Built to Spill returns on its eighth album, "Untethered Moon," with a new rhythm section but the same indie rock sound.
Chazwick Bundick's Toro y Moi takes a musical turn once again for his fourth album, "What For?," this time turning to a guitar-driven, '70s-influenced, pop-rock sound.
The Go! Team deviates from the formula of their past three albums on "The Scene Between" by downsizing to only one core member and bringing in guests for all of the vocals.
Dengue Fever returns on its fifth full-length album, "The Deepest Lake," which continues to show the band's unique take on Cambodian pop music from the '60s and psychedelic rock.
Courtney Barnett brings energy to the mundane issues of everyday life by adding rhythm, melody and wit to her musing stories on "Sometimes I Sit and Think, and Sometimes I Just Sit."
One of the hardest groups to label with any clear genre, Purity Ring has recently released the followup to its 2012 debut "Shrines." "Another Eternity" will undoubtedly be compared to the earlier fan favorite. Rather than the elaborate progression one might expect from a band's sophomore album, "Another Eternity" sounds like a welcome extension of the debut.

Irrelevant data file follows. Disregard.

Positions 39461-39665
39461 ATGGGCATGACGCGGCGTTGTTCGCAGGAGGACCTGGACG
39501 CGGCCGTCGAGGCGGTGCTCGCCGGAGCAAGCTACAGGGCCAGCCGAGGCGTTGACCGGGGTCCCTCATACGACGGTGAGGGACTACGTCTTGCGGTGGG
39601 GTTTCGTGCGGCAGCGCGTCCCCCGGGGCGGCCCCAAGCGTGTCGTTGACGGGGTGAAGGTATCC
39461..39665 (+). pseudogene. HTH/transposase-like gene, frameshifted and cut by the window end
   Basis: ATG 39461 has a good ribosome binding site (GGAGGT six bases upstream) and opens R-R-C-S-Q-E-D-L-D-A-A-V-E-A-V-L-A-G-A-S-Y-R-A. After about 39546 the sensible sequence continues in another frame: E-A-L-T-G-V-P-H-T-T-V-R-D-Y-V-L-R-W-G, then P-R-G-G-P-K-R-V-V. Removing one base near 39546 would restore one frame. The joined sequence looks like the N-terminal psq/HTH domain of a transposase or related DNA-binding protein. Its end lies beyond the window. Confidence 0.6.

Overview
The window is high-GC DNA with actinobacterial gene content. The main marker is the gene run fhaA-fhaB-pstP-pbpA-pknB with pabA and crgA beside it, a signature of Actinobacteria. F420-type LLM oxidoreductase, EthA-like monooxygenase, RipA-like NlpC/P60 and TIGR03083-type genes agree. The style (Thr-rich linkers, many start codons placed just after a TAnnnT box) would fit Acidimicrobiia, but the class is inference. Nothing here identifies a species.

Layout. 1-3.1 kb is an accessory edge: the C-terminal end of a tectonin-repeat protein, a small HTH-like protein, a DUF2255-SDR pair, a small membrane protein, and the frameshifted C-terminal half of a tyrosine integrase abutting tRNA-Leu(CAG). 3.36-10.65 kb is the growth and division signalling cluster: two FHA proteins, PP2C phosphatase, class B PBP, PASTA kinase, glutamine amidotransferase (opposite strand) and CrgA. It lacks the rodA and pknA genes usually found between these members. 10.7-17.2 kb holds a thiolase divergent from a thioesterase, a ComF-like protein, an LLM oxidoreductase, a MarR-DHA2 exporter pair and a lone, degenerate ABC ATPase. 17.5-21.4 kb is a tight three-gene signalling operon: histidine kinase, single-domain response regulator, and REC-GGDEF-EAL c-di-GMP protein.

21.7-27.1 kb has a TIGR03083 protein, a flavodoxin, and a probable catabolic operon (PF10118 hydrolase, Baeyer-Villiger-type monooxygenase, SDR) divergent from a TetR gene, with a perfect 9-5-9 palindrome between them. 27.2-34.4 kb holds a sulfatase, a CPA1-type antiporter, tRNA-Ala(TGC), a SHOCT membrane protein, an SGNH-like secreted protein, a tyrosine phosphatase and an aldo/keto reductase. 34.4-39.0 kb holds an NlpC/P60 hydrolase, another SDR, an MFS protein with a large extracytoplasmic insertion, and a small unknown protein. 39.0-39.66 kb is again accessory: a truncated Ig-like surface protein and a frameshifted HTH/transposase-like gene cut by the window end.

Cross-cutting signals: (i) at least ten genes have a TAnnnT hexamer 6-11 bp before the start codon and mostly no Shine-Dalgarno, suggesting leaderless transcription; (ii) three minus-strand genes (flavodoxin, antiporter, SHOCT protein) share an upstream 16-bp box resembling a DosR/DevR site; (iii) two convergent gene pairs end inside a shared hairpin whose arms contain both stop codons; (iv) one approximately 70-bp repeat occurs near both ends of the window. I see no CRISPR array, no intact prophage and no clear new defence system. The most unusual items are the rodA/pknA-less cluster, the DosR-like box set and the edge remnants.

Honoring the past while respecting the present seems to be JD McPherson's main goal on his sophomore album, "Let The Good Times Roll," which showcases musical influences from many decades, but especially the '50s.
Joshua Tillman returns to the pseudonym of Father John Misty on his second album since his departure from Fleet Foxes, and this time he is ready to tell the world what his dark and cynical mind thinks about love.
Rhiannon Giddens' first solo album is a clever collection of songs spanning American music's history, including tunes made famous by Nina Simone, Dolly Parton, Patsy Cline and Odetta, among others.
The Districts' second album proves that the group can enter the studio and live up to the energetic live performances that they are known for.